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Glossary of Knife Shapes and Terminology


Yanagiba, Yanagi: The Kansai style sashimi knife used for slicing and portioning fish.

Takohiki: Tokyo's style of sashimi knife used for slicing and portioning fish.

Deba: The Japanese style fish filleting knife also used to prepare shellfish and sometimes used as a butchery knife

Edo Usuba: The Tokyo style vegetable knife capable of extremely fine cutting.

Kamagata Usuba: Kansai's style vegetable knife capable of extremely fine cutting.

Fuguhiki: Similar in appearance to a Yanagi, the Fuguhiki is siginificantly thinner and is used for cutting fish very finely.

Gyuto: The Japanese style chefs knife designed for general purpose cutting.

Honesuki: A boning knife for breaking down poultry. Another variation called a Honesuki Maru is used for butchering larger animals.

Sujihiki: The Japanese style carving knife.

Santoku: A compact chefs knife designed for home cooking.  

Study of Knife


Honyaki knives are made of a single piece of high carbon steel differentially hardened and quenched in water, some of the methods employed are derived from Japanese swordmaking. They are significantly harder than awase knives and tend to stay sharp much longer but they are much more delicate and require more skill and time to sharpen.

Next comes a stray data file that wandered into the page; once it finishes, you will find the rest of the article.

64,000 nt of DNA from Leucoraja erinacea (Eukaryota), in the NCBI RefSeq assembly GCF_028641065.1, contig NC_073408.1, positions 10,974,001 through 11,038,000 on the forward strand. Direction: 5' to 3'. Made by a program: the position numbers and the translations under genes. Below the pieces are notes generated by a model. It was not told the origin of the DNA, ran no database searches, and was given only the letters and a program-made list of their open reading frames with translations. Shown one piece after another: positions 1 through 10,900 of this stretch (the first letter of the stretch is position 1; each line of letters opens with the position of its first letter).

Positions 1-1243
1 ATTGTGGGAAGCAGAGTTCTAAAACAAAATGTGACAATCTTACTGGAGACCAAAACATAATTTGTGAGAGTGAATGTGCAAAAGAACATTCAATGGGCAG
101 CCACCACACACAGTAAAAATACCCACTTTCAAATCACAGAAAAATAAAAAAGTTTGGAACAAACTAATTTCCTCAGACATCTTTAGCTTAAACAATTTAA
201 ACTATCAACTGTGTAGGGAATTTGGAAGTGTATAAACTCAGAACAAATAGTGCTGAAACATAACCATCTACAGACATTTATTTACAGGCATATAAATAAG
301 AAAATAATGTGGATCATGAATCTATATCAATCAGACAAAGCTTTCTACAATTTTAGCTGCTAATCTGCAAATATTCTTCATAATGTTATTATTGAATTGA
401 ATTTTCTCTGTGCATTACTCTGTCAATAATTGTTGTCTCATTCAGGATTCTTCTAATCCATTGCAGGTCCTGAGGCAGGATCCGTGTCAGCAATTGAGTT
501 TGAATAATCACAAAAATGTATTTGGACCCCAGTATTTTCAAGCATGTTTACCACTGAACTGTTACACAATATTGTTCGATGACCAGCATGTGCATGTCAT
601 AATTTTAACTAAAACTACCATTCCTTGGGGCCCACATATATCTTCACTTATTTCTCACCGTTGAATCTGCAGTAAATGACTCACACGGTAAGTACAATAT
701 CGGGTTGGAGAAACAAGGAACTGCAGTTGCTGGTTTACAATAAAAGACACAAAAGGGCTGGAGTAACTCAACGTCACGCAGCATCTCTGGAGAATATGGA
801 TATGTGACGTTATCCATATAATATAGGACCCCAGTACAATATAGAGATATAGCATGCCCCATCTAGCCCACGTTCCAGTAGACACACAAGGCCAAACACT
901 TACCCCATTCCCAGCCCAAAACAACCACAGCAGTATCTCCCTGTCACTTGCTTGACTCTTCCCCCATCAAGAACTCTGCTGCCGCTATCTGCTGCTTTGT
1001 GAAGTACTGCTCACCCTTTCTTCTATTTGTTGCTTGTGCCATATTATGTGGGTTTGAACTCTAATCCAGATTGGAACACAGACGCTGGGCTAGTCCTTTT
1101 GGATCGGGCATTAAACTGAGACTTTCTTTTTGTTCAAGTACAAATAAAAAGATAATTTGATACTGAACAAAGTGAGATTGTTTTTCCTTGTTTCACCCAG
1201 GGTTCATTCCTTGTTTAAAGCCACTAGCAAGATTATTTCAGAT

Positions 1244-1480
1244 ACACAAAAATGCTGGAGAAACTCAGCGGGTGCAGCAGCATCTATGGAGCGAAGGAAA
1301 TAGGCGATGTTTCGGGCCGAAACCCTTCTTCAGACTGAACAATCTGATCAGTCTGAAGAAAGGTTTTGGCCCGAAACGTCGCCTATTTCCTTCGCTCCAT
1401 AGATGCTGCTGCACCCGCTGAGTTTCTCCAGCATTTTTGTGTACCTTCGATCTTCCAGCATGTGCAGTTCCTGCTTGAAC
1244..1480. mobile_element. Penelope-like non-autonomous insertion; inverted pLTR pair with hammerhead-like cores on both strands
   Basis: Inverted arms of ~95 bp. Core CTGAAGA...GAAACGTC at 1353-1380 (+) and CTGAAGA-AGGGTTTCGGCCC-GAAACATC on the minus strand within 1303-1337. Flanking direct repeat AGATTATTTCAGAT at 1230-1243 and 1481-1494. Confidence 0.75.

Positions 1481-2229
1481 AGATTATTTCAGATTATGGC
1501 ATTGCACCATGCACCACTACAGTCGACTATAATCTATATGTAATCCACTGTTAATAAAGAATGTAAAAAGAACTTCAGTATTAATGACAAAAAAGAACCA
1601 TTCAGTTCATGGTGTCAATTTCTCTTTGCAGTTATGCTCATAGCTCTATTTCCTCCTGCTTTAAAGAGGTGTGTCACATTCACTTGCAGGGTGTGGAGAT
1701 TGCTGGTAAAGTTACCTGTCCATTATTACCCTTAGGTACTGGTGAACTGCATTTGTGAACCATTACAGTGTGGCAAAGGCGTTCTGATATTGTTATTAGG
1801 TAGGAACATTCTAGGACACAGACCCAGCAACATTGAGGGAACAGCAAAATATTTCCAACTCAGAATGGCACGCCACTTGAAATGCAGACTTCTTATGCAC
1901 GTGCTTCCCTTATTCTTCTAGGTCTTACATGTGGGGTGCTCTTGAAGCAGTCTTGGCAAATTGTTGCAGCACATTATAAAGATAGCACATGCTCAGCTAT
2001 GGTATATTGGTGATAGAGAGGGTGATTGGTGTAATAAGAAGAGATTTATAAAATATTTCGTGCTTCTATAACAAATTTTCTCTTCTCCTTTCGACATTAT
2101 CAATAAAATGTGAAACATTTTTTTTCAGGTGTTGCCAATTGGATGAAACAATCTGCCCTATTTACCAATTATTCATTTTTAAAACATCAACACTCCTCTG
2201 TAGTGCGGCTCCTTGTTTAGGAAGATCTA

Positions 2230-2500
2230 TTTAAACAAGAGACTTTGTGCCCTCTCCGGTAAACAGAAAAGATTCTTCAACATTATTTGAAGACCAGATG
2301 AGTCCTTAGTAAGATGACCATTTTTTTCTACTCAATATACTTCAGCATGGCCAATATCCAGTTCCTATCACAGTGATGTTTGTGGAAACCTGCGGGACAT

A misty finish created on a knife where both the hard and soft layers of steel are clearly visible; the cladding normally has a matt surface finish with the hard steel having more of a polished look.


Kurouchi knives have the firescale from the forging left on the top of the blade, if the blade is made from carbon steel then this will act like a protective layer and won't discolour as easily as the ground area making them easier to maintain.


A Nashiji finish is when the fire scale is removed from a knife but the rough uneven surface underneath is deliberately left unpolished.

Damascus/Pattern welded steel/Suminigashi

Layers of alternating metals forge-welded together and repeatedly folded, this method produces striking patterns across the blade and can in cases increase the performance of coreless damascus blades.


A laminate of 3 layers of steel, the outside layers being soft cladding with the core being the hard steel that forms the cutting edge.


A core of high carbon steel is jacketed by soft iron, warikome differs from san-mai in that the bladesmith always performs the forge welding. Japanese bladesmiths sometimes buy pre-laminated san-mai billets.


Decorative hammer beaten impressions or forging marks left on the Hira (top surface) of the blade which helps to reduce food sticking to the knife